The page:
And most friendly of all, were the Kansans who greeted us in the small town cafes, shops and hotels, shared their natural and historical heritage in centers and museums and expressed their gratitude for our interest in the place. Looking back it seems like we were hugged by the place.

Sil and I return to lead another Naturalist Journeys, LLC adventure this spring – why not join us May 1-6, 2011?

MOBILE CAMP IN BOTSWANA, Home Sweet Home…

Home sweet home

Mobile Camp, Moremi NP, Botswana

“Morning, Morning is Ewan Masson’s wakeup call. After many years of safari life he is still the first one up, ready to start the day, to be on safari. There is the smell of wood smoke from the small fire that burned all night, letting animals know we were present. After several days we know the routine, listen for the sound of the camp staff bringing hot water to our washbasins. There is the dawn chorus of African birds. At some camps the belching of hippos, others the snorts of stotting male Impala. We keep breakfast simple and get into the Land Rovers to be out when animals are active. We alternate between two vehicles, riding with guides Ewan Masson and Mr. Fish, a native of the Okavango region who offer a different perspective and style that is complimentary, providing variety. We learn taxonomy, ecology and native stories. We laugh. We focus at times on tiny birds, at times on large, magnificent mammals. At times we just stare at the lushness of wetlands that seem so improbable in this arid realm.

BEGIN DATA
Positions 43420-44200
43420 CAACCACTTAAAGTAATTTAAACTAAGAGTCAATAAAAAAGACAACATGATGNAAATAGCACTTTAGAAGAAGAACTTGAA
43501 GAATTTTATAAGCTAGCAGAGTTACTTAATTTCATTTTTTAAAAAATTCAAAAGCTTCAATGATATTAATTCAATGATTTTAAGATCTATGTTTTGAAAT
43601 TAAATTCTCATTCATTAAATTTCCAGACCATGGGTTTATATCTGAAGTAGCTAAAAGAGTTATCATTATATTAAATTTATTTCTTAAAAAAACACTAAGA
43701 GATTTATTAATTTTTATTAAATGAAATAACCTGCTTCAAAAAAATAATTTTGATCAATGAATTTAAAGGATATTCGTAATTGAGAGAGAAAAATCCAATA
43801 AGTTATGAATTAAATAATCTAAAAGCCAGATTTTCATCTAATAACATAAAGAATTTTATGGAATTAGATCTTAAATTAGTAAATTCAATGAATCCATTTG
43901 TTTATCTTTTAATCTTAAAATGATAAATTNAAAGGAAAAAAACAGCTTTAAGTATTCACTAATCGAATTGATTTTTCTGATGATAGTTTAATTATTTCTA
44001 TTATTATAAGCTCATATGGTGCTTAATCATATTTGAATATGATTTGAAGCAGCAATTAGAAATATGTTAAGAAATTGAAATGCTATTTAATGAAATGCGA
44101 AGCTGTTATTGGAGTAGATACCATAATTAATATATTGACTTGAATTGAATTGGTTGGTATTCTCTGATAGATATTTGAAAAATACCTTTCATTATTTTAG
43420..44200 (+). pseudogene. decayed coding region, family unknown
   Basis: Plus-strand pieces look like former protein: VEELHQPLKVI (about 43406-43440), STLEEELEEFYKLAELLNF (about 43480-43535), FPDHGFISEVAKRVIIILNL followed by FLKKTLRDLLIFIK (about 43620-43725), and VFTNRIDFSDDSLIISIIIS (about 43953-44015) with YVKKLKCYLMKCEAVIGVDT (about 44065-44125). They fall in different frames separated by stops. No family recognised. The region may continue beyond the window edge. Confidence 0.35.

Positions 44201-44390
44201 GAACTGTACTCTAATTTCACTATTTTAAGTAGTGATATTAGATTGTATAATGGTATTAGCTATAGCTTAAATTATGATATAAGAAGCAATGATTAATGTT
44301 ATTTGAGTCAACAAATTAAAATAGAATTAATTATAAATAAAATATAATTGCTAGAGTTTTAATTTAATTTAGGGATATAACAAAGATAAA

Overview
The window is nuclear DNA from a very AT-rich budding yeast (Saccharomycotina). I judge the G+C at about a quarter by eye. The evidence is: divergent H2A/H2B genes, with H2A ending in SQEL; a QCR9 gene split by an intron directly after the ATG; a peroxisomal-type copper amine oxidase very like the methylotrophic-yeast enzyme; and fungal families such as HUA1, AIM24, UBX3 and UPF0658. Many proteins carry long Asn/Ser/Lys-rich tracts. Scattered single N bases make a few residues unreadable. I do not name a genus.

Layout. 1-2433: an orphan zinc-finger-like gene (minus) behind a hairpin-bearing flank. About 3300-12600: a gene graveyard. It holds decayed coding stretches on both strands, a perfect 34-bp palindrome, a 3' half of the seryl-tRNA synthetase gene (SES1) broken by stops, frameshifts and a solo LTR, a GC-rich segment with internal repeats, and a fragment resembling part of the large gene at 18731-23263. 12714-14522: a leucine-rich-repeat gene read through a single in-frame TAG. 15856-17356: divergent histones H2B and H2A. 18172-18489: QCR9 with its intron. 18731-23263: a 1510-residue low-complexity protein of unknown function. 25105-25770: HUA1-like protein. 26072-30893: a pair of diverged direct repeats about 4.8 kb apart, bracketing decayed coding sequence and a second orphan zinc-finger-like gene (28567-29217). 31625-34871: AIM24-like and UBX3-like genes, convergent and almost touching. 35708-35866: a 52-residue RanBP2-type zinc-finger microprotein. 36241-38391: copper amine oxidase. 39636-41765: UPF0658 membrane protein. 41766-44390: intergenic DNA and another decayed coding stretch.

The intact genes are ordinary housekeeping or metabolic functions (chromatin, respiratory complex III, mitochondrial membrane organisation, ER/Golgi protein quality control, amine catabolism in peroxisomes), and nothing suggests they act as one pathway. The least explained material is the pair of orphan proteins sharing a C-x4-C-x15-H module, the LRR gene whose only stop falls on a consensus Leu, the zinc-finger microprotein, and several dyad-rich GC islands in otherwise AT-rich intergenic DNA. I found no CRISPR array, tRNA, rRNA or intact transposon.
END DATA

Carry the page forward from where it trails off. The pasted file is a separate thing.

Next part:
Every day brings surprises, a pair of massive, courting Wattled Cranes, a Leopard bent on routing a Tree Squirrel out of a  tree cavity, a Honey Badger racing across an opening, caught out in the open at dawn. Our vehicles often head different directions but stay in touch, allowing us to traverse more area, share key sightings.

By lunchtime camp is a welcome site, a place to rest, to renew ourselves with lunch, cold drinks, time to record our morning’s finds. Like the animals we learn to stay in the shade; we move our chairs as needed. Some retire for a nap. No one wanders – too many lions, elephants and buffaloes about. These animals and others come through at night. Gentle Sallie Masson tells us not to worry, “Elephants are very careful where they step, they can’t risk falling down and a tent is not a secure place for a footstep.” Several times we hear hyenas hoot at close range. One morning lion tracks etched a path through the adjacent clearing. Camp is the center of our universe; it feels far more like home than a hotel ever could. We find our bush showers and cots just fine as trade for the richness of the ease at which we flow with animals. We enjoy an indulgence of animals, indelible for all of time.